War Girls: The First Aid Nursing Yeomanry in the Great War
Author: Professor Janet Lee
Publiser: Manchester University Press, 
Janet Lee's book is not a simple history of the FANY in the Great War; it is a treatise on "wartime renegotiations of gender", exploring, in depth, how Ashley-Smith and the FANYs achieved service at the front while retaining their femininity, what it meant in the society of the time and how it effected post-war change.
Ms Lee acknowledges that she was "enthralled and intrigued by FANY adventures":
“They were fiercely independent and quite audacious, and while they threw themselves into their hard and gruelling work, they are also remembered for their propensity for fun and adventure. In addition, they were one of the most decorated volunteer organisations and amassed an outstanding number of honours and medals”.
But as a feminist, she was disappointed by them. It has to be remembered that the book is being marketed in the USA as well as the UK, and that even today's young women were not brought up on a diet of suffrage and equal rights for women so familiar to us from the 60s, and to our mothers and grandmothers between the wars. However, there are moments in the opening chapters when the glaringly obvious is expounded; the position of women in British society in 1914, something of the class structure and background of the ladies who joined the FANY and reminders of the lack of emancipation and the concept of the female role held both by men and women themselves.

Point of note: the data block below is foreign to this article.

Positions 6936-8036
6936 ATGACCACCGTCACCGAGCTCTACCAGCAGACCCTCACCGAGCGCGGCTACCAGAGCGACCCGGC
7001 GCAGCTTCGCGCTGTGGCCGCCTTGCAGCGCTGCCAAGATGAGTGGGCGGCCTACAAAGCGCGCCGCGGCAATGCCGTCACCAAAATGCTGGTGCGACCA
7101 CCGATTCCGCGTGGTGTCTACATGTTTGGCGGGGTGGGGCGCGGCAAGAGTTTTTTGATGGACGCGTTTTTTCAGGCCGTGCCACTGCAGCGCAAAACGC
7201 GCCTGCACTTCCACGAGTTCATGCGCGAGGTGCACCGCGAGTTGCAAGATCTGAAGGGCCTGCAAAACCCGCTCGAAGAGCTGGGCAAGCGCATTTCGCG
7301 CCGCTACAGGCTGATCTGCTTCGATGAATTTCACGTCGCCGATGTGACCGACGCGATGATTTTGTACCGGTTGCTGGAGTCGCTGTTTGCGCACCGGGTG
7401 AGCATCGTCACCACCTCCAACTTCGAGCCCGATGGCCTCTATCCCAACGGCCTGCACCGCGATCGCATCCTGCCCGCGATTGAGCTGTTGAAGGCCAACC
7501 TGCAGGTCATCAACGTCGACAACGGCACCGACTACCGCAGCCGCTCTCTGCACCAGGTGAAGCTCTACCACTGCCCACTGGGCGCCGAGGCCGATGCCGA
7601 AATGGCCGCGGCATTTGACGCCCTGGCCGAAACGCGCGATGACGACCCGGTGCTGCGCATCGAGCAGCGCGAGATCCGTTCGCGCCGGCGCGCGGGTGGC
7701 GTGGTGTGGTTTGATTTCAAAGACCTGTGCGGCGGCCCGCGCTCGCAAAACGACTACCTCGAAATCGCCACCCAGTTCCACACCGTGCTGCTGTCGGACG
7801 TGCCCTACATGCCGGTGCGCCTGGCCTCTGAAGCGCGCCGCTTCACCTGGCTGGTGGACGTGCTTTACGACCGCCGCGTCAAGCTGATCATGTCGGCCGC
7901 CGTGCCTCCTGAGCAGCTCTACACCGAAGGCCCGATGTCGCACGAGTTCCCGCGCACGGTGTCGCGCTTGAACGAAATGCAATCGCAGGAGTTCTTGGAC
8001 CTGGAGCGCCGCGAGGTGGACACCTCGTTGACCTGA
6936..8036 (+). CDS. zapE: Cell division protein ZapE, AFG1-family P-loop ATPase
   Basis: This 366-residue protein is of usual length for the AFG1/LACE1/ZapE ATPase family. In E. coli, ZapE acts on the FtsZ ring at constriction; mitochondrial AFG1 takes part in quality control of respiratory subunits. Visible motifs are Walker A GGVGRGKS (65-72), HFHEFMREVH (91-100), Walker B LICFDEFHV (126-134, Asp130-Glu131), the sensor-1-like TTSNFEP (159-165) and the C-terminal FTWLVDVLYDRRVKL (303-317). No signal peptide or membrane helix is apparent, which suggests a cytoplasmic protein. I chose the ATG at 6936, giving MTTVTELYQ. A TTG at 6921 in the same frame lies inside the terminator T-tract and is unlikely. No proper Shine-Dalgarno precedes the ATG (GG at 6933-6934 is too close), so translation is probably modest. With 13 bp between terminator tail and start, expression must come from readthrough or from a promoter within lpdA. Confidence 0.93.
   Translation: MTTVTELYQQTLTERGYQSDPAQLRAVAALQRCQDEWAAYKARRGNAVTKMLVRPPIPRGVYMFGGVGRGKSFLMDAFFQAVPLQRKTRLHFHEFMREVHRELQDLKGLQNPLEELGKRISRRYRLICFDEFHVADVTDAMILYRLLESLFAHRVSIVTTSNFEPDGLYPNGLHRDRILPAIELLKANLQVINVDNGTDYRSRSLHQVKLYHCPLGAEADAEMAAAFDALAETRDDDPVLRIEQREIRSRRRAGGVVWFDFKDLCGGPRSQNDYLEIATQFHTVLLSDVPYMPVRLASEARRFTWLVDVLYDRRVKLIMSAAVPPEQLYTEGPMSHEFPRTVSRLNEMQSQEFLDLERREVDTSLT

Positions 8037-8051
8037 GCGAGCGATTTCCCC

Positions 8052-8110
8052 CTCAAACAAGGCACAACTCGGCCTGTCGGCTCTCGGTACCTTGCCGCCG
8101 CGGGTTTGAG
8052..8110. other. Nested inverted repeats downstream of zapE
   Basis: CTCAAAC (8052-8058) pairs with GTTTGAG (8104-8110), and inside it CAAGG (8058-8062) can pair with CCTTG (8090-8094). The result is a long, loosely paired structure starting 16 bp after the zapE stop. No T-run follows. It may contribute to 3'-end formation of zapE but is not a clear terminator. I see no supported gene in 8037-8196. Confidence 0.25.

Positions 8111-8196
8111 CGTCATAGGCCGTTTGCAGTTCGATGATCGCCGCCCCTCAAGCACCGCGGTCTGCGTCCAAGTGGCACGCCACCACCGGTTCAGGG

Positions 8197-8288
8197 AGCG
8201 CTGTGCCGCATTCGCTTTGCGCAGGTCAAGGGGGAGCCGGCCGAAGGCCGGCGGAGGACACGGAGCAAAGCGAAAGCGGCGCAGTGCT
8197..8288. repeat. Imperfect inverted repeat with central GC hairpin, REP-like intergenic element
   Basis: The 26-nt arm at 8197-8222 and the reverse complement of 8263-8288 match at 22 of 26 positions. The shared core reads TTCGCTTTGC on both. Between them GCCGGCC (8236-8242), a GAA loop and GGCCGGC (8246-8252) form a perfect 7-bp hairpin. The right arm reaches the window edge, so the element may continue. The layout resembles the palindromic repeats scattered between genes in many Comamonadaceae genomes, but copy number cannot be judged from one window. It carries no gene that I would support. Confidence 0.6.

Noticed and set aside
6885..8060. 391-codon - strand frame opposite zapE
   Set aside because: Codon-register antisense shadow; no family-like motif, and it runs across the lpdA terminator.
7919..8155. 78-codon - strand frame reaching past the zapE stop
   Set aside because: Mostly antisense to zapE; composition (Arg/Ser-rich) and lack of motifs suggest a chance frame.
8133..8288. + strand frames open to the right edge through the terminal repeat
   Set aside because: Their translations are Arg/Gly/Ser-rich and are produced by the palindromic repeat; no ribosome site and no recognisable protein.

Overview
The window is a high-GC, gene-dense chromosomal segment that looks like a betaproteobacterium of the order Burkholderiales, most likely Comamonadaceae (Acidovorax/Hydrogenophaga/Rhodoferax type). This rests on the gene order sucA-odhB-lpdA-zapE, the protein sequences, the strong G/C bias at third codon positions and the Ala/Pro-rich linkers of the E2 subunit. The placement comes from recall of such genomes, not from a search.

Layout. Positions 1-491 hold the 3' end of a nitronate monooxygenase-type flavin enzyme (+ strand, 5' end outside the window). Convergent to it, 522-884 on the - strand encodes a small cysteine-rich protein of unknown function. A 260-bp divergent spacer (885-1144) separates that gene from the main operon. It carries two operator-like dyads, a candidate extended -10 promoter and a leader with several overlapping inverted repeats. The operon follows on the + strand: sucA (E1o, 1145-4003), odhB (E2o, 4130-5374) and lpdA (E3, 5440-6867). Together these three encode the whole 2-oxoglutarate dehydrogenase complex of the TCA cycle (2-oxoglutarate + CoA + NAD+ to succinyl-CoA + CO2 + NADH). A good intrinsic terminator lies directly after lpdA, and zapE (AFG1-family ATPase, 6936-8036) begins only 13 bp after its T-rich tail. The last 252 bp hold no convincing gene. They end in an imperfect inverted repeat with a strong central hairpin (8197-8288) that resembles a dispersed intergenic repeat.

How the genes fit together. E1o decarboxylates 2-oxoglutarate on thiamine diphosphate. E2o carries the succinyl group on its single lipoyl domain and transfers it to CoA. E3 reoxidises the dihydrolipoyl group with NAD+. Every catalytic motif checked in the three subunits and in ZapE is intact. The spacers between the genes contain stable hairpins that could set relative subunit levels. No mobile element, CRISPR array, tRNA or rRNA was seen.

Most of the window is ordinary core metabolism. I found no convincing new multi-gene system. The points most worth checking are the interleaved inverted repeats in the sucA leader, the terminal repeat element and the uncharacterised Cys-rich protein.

Even having studied all these points, Ms Lee had hoped for a more modern reaction from the FANYs of 1914! What she goes on to give us though is the most well-researched and detailed account of everything the girls did in the Great War, in a compelling and fascinating tale. Nothing is lost by its having the interspersed treatise on gender issues. The study of feminist writing (using FANY reports and diaries) is particularly interesting and enlightening.
At the Armistice, “many FANY knew they would miss the fun and friendship shared …… and feared their loss of independence.”
How many times throughout the book does the spirit of the current Corps resound? This author has captured Esprit de Corps and understood the FANY persona (warts and all) to such an extent that the book is to be recommended to any member with an interest in our past. My commentary is limited to a few hundred words, which hardly does it justice, but I look forward with pleasure to re-reading “War Girls” again and again. It is worth reading!